Detailing the "fate" of the omitted three in passing mention, Seid admitted that Rue Barbare (1984)—aka Barbarous Street or Street of the Damned, adapted from the Goodis novel Street of the Lost (1952)—was admittedly not included because Seid didn't particularly like the film and it was too much bother to secure. But he had wanted to get the two other films: Sam Fuller's last project Street of No Return(1989) and Pierre Chenal's Section des disparus (1956).
As Seid mentioned earlier in his preview for The Evening ClassStreet of No Return was in the hands of some "questionable" people in France and research into the making of that film revealed Fuller's troublesome interaction with the film's "producers/crooks." As for the third film, Section des disparus based on the Goodis novel Of Missing Persons (1950), it's nearly impossible to locate due to its rarity. Filmed in Argentina by Pierre Chenal in 1954-1955,Section des disparus survives possibly only in 16mm prints, none of which Seid was able to track down. He has seen the film and found it to be a "quite nice" economical noir, representing a historical trend in the mid-50s when French filmmakers filmed cheaply in Argentina.
What is included in the series are nine feature films beginning with Dark Passage and continuing through to Moon in the Gutter (1983), which in some ways Seid opined is the "kindest and smarmiest" adaptation of any of the Goodis novels. "But smarmy in just the right way" he qualified, explaining that after a good read of a Goodis novel, "you feel a little dirty." Some of the films—notably Moon in the Gutter—successfully capture that feeling.
At the same time that Goodis's novels were being adapted into film, his short stories were being worked up for television on such programs as Sure As Fate (1950), the Lux Video Theatre (1956)Bourbon Street Beat (1960) andThe Alfred Hitchcock Hour (1963). In the 1990s, two cable networks launched mystery series and, coincidentally, adapted the same Goodis short story "The Professional Man", which PFA will screen together with one of the writer-directors, Nicholas Kazan, in person to introduce the pair, affording a glimpse into how Goodis held up on television.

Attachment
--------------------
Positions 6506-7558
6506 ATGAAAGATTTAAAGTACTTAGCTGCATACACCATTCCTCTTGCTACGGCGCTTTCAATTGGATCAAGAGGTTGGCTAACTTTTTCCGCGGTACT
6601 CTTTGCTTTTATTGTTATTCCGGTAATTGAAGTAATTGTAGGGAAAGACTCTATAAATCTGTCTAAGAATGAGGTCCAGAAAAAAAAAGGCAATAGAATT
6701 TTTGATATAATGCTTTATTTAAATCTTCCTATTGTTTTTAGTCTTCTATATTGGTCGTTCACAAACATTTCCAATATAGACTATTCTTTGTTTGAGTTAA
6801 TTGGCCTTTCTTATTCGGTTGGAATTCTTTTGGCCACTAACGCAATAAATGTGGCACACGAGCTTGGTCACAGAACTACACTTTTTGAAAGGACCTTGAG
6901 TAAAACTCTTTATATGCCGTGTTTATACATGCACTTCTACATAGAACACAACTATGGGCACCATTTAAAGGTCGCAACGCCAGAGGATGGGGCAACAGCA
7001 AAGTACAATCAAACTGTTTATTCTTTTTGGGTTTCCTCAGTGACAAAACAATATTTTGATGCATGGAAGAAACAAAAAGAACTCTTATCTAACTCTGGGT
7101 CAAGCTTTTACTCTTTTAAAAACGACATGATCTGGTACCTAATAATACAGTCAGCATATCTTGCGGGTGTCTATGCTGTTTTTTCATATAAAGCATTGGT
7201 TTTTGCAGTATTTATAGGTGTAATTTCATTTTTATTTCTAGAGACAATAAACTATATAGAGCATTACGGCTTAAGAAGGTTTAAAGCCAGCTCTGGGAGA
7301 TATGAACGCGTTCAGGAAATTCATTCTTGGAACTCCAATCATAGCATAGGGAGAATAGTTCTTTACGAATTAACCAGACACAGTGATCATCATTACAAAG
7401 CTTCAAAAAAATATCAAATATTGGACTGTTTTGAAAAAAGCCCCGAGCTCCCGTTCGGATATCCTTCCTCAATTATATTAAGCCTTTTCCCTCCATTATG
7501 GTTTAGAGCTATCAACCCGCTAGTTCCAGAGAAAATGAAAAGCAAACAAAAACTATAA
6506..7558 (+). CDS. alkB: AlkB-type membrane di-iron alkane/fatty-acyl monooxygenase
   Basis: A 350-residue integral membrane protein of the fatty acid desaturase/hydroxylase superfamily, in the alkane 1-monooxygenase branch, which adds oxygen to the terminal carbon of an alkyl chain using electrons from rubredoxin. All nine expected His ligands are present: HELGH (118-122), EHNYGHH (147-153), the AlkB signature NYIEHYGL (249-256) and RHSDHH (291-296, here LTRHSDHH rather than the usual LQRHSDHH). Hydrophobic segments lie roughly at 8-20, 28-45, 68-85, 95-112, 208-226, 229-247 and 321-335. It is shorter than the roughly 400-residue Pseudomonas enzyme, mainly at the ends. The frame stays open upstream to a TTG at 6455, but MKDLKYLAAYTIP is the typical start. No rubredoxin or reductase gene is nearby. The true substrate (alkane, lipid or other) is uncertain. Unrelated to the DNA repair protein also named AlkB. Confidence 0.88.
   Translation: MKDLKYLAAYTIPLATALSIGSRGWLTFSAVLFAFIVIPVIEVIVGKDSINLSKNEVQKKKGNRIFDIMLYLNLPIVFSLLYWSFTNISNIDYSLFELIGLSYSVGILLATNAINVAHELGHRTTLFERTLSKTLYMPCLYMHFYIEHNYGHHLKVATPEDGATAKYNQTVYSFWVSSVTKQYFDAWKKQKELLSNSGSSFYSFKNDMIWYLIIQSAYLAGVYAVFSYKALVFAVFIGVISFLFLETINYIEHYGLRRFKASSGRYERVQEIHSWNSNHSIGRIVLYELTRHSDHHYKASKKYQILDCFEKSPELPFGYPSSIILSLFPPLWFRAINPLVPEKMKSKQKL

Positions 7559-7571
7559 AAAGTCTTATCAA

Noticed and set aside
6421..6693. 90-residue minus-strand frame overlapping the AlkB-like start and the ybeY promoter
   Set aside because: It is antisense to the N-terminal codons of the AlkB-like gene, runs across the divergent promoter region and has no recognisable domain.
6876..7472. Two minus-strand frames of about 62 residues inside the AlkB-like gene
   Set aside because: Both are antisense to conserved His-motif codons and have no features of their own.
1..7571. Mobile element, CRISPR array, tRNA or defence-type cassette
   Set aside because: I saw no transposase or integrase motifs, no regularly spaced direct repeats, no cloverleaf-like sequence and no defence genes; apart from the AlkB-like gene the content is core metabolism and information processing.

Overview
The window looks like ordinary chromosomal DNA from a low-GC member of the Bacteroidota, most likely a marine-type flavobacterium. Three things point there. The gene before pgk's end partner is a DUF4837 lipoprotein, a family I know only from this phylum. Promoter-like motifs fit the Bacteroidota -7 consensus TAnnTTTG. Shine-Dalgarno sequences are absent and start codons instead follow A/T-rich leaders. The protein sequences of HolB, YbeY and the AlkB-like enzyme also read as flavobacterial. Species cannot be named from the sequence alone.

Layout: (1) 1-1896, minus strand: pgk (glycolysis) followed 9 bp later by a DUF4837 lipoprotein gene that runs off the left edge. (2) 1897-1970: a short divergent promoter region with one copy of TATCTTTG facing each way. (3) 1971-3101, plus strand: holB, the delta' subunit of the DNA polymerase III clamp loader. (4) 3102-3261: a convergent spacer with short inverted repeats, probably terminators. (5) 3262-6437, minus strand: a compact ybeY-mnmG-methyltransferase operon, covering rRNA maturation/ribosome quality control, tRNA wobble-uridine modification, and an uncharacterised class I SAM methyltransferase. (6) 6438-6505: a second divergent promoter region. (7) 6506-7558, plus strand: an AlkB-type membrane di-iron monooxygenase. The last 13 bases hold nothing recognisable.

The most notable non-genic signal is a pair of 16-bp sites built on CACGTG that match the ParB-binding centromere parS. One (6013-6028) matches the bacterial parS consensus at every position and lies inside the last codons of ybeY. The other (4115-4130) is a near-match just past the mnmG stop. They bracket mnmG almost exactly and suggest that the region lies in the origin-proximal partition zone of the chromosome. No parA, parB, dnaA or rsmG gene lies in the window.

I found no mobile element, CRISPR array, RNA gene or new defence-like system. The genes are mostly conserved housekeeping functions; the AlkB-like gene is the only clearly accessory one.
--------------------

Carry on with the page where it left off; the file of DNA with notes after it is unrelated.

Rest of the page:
Seid then introduced novelist Barry Gifford. "There's a lot you can say about Barry Gifford," he stated, "you can talk about the many many novels he's written, including the great Sailor and Lula series. We could talk about the books of film noir criticism [such as Out of the Past]. We could talk about his screenplays, Wild at Heart (1990) and Perdita Durango(1997). But really what places him here in a really important fashion is that he created Black Lizard in the early '80s where he revived noirish and pulpish writers—the most famous one being Jim Thompson—but also Charles Willeford, Peter Rabe, and the great Harry Whittington. Black Lizard not only launched a new interest in Jim Thompson but really brought David Goodis back. David Goodis had been forgotten. In many ways, because David Goodis wrote so much paperback stuff, it doesn't even exist in the libraries for the most part. They would either buy them and then toss them or simply not buy them because a lot of the libraries had a prejudice about paperbacks. So, there's no one who could launch the series with more right and esteem than Barry Gifford."
Gifford then took the microphone and expressed his thanks to Susan Oxtoby and Steve Seid to be invited back to PFA since it had been a while. Listening to Steve's introduction, he realized that one thing that Jack Kerouac and David Goodis had in common was that they were both victims of "momism"; they both lived with their mothers. They were always going back to their mothers, had strong attachments, and never had successful relationships with other women. "Even their relationships with their mothers weren't successful." Though it's been some time since he's reviewed Goodis's work, Gifford recalled the frequent presence of an overriding mother or a wife who's like a mother figure, always making life miserable for Goodis's male protagonists. "He wants to kill her, but he can't really kill her, so he kills other people or he kills himself."
Gifford modestly apologized for not really being a Goodis expert. He remembered trying to get David Lynch to read some of the Goodis novels by giving him a couple from the Black Lizard series when they were writing Lost Highwaytogether and when he followed up and asked how Lynch had liked them, Lynch responded, "Those were terriblebooks." Gifford said, "You mean you think they were badly written?" "No," Lynch answered, "they're frightening." His introduction to Goodis came when he first saw François Truffaut's Tirez sur le pianiste (Shoot the Piano Player, 1960), which was loosely based on Goodis's 1956 novel Down There. When he reprinted the novel at Black Lizard, he decided to use Truffaut's title, "purely for commercial reasons." He hoped that maybe someone would recognize the film title and perhaps buy the book. Little did he know that the Black Lizard series would be so successful and—though he always intended to restore the novel's original title when the Black Lizard edition was reprinted—it never worked out that way.